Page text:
TTAC Readers' Choice: The Best Vehicles of 2018

Tim Healey
by Tim Healey
ttac readers choice the best vehicles of 2018

The votes are in, and out of the 20 nominees for best vehicle, here are the winners.

It was a difficult campaign full of mudslinging, negative ads, and scandal – oh wait, that’s that other election campaign that ended earlier this month. Sorry, my bad.

We started out by asking you, the reader, to submit up to 10 nominations for the best and worst vehicles of 2018. We then used a scoring system to account for vehicles that were nominated in both categories. The top 20 vehicles, adjusted for scoring, were then presented for you to choose from. The full list is here.

Here’s what you, and our staff, came up with for the best vehicles of 2018. We had some criteria guidelines, and many of you either followed them or came up with your own to determine which vehicles deserved a nod. Criteria included, but wasn’t limited to: styling, value for the money, fun-to-drive factor, cool factor, “wtf” factor, and comparison to competition.

Without further ado, here are the best vehicles as chosen by you. You’ll note that there are actually 12 vehicles, due to ties.

  1. Jeep Wrangler (tie)

Jeep’s redone and more civilized Wrangler presents an interesting case. First of all, it barely made the cut for the best nominations instead of worst. You panned it for being pricey, for still being too off-road oriented, and in some cases for being outdated despite its recent redesign. And yet, enough of you gave it first-place votes that it still tied for 10th place. The world is truly a mystery.

  1. Chevrolet Bolt (tie)

The Bolt was seen by many of you as an affordable alternative to the Tesla Model 3. While the Chevy hasn’t received the same avalanche of press as the Model 3, it’s a fine car, and like the Model 3, it provides over 200 miles of range on a single charge.

  1. Ford F-150

Ford’s best-selling truck got plenty of love in the nomination process – so much so, we’re a little surprised it didn’t do better in the final voting. Whatever, it won’t stop Ford from selling boatloads. One of the nominators called it “Incredibly American,” stating it had “cutting edge materials.” Another one of you said it had the right features at the right price. Still, America’s number one vehicle is just number nine on this list.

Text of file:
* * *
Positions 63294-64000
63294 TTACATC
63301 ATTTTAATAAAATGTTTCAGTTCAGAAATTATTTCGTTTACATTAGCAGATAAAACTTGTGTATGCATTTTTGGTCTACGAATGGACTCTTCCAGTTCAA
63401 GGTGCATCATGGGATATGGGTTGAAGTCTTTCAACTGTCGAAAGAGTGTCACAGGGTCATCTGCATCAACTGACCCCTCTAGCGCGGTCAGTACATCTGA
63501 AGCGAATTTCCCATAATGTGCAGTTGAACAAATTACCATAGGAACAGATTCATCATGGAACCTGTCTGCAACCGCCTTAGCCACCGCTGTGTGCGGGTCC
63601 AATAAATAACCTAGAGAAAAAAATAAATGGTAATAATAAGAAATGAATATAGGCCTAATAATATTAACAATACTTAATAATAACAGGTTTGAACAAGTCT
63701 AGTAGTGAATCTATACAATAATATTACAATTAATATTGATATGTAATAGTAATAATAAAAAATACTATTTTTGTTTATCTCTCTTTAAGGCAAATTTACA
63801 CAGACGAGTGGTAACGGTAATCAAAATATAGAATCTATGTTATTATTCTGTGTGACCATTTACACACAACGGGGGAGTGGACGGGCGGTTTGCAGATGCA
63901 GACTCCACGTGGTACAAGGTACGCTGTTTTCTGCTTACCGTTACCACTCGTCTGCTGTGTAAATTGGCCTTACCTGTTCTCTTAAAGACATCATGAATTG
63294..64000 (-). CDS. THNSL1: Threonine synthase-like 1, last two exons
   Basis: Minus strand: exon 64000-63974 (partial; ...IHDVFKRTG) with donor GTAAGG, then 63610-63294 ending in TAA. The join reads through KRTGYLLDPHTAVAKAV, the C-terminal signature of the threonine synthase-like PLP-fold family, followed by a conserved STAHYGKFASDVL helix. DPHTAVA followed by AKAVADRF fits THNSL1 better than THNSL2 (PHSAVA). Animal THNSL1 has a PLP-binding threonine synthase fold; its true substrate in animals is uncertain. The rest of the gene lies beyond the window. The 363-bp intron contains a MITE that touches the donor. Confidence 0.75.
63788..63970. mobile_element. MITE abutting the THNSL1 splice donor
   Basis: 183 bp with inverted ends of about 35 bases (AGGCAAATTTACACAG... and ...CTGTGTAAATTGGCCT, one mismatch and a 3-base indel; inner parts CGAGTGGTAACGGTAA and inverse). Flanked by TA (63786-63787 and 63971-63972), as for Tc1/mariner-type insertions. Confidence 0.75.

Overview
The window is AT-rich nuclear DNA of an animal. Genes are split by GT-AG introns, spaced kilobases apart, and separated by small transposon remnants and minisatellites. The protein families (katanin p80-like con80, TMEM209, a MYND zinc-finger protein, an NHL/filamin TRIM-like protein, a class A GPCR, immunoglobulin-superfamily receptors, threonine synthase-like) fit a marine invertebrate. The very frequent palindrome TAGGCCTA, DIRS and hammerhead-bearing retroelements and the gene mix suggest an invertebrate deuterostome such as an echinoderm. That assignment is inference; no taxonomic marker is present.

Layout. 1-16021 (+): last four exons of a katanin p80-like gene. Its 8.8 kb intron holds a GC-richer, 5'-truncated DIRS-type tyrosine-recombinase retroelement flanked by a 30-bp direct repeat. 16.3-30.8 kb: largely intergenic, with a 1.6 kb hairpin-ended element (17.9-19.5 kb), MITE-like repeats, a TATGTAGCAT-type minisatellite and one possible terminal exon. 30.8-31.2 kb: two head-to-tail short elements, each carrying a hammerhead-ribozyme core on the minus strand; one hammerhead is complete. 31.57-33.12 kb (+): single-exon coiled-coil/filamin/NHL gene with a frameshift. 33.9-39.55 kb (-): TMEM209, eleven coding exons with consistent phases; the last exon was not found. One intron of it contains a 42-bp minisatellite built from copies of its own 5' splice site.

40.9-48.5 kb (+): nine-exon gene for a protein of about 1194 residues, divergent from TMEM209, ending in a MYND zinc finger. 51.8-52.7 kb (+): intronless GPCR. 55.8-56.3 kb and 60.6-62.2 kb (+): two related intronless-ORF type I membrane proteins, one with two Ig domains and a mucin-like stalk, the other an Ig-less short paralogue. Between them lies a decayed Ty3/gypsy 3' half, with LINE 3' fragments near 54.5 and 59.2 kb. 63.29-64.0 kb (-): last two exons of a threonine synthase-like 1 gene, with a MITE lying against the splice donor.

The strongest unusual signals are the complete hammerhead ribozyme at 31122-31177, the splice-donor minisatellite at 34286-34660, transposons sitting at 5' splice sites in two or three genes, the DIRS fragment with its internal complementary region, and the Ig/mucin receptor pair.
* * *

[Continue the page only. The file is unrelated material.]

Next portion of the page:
1. Mazda 6

A good-looking midsize sedan that’s fun to drive and now offers turbo power? Shocking that it makes the list. The 6 has long been considered the enthusiast’s choice in this segment, and y’all agree with that consensus. One commenter said it’s a blast to drive, another said it’s the best of all worlds, and that’s why it sits on this list.

  1. Lincoln Navigator

One commenter called it a “best in class” vehicle with “great looks.” One of our staffers thinks it’s the only interesting Lincoln presently on sale. Large SUVs remain a bit of a throwback in this crossover-crazed era, but it’s clear the Navigator’s updated styling and boosted power have won enough of you over to put it in seventh place.

  1. Chevrolet Corvette

Maybe it’s the fact that the ZR1 is back. Or that the Z06 and Grand Sport editions still exist. Or maybe it’s just that the Corvette, even in “base” Stingray guise, remains one of the best performance bargains in the industry. It probably doesn’t hurt that Chevrolet finally modernized the interior when the current generation launched a few years ago – not only is the car a hoot to drive and relatively affordable for those with a little extra scratch, but it no longer punishes you when you cruise around town.

  1. Volkswagen Golf/GTI/Golf R

Here’s the first surprise of the voting. Based on the nominations, it appeared that the Golf family would sail to a victory. The GTI is often considered the best sporty compact car, the non-GTI Golf is a blast to drive, the Golf R is fantastic, and oh yeah, you can get a Golf wagon, too. Yet despite being car-enthusiast catnip, the Golf and its variants finished just fifth. What vehicles, pray tell, did the voters like better?

  1. Porsche 911

It’s no surprise to see the 911 high on this list – it’s perhaps the gold standard for sports cars. Plenty of you lust after it, and for good reason. One of you said it’s “made for driving and enjoying, a bit analog in a digital world,” and that sentiment sums it up nicely.

  1. Mazda MX-5 Miata (tie)

A Miata makes it to near the top of the list. How shocking. Mazda’s little roadster remains a blast to drive, offering elemental thrills and a connection to the road that is seldom felt anywhere else. Its affordability and styling won you over, as well.

  1. Honda Accord (tie)

When the new Accord launched, many of you poo-pooed the styling, especially the front end. Yet love it or hate it, you’re willing to overlook it because the Accord remains wonderful to drive, affordable, and still offers three-pedal driving. Like Mazda, Honda seems to “get it” when it comes to understanding car enthusiasts, and how those of us who like driving don’t want to sacrifice sport for comfort if we’re shopping midsize sedans. “Have you driven one?” asked one of the nominators. While the Camry is much improved, the Fusion remains (for now), and the 6 is also a blast to drive, the Accord’s all-around ability helps it here.

  1. Kia Stinger